North Battleford city council got down to business Tuesday night Nov. 12 on the issue of drafting a new taxi bylaw.
Administration is proposing an update to the current taxi bylaw to prepare for the arrival of possible ride-share services down the road. Council was informed in August that a new bylaw was coming and the first draft has made it to council Tuesday night. Some consultations have already taken place with stakeholders.
At the moment, the bylaw is in draft form only. A lengthy discussion ensued Tuesday, but the indication after the meeting is that discussion of the taxi bylaw will resume when council members meet as the Planning Committee on Monday.
It was obvious from the discussion Tuesday that a number of questions are still to be resolved before a bylaw is ready to be voted on for first reading. The main question is whether the city should continue to limit the number of taxi licences granted. Administration is proposing no limit on licences.
Right now the number of taxi licences is tied to population, with Crown Cab, the only provider of taxi services licensed by the city, licensed for 16 cabs.
Brenda Longley of Crown Cab appeared before council Tuesday to voice her company’s position on the bylaw and its potential impact if the market is opened up to competition. Longley said if a new taxi company were approved to enter North Battleford, that would halt their plans to rebuild their own business to its former state.
There are similar-sized communities to North Battleford that have opened up the number of cab licences, but City Planner Ryan Mackrell noted they weren’t seeing huge changes in the numbers of licences granted. He noted Warman had not seen much change at all, with Uber and other companies “not banging on the door wanting to come in.” Humboldt is a similar story.
Also at issue are taxi rates. Administration is recommending removing the prescribed fees from the bylaw, but Crown Cab voiced concern that this could create an “unfair situation” where other taxicab companies could enter the market and undercut the rates of the existing taxi company.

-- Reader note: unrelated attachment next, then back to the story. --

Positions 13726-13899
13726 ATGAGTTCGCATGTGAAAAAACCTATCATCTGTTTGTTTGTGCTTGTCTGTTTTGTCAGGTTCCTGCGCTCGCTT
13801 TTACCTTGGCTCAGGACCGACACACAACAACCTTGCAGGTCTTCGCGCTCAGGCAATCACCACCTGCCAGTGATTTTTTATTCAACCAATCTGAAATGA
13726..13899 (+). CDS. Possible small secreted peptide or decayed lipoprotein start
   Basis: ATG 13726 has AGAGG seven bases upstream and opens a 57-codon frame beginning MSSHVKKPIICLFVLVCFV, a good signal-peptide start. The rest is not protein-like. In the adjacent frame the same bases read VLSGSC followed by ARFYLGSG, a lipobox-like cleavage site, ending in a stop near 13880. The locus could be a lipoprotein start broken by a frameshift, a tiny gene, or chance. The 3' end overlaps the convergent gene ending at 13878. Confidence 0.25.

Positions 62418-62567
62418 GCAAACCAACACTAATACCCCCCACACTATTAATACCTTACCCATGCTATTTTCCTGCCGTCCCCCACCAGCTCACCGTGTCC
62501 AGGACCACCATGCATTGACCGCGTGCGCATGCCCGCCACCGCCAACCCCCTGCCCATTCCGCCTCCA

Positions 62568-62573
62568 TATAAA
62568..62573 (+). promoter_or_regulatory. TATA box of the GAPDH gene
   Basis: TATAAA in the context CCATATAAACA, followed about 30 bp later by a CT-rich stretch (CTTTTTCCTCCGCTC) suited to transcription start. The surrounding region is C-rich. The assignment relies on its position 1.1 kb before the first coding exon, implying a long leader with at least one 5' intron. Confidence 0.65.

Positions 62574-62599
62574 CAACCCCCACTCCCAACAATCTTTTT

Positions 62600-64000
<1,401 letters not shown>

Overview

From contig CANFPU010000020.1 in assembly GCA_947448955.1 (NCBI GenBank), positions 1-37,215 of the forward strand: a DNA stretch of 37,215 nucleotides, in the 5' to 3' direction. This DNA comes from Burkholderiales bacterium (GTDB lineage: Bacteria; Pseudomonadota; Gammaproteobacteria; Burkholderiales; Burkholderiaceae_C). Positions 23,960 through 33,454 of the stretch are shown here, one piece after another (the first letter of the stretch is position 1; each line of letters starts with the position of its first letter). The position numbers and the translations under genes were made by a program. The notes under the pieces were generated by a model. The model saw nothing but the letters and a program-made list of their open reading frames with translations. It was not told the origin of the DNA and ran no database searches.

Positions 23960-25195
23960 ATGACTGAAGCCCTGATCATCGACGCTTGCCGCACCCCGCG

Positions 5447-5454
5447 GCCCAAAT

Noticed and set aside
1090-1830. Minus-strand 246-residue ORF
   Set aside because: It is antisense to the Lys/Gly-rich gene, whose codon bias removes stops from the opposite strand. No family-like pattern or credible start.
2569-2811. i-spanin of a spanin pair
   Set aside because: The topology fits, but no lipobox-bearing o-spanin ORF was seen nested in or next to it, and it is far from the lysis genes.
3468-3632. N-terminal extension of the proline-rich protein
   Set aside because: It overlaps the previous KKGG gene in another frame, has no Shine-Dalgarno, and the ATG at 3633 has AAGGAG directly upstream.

Mackrell noted, however, other communities are not seeing much change “rate-wise or anything-wise” by doing this.
“The reason we are really looking at this is not issues with Crown Cab, not because of people banging on our doors to open it,” said Mackrell. “We did a review of the bylaw because I think it’s time we open it to the ride-sharing companies. If you look at the bylaw as a whole, we kind of looked towards what the industry is going towards, looked as ways to improve it. Limiting the amount of licences is not very standard anymore … the market will dictate this as well. It’s just a fair advantage to everybody.”
Councillors had differing views on how far the new taxi bylaw should go. Councillor Len Taylor voiced support for maintaining minimum licences in the bylaw, setting those in conjunction with the taxi companies.
“I think limiting licences is a very important thing for a municipality to do as far as taxi cab services go,“ said Taylor.
Councillor Greg Lightfoot, however, made it known he thought the bylaw should ensure companies follow the rules and make sure the service is safe. Otherwise, he supported letting the market decide.
“If it’s a private enterprise, why are we limiting the amount of permits?” asked Lightfoot.
“If they want to come to town and say, yeah, we want to set up five taxi cabs and we want five permits and we want to set our rates at whatever, that’s their opportunity. I think with private enterprise, why are we dictating the amount of permits and creating a monopoly? I think we have to open it up.”
Discussion will continue at Monday’s Planning Committee meeting.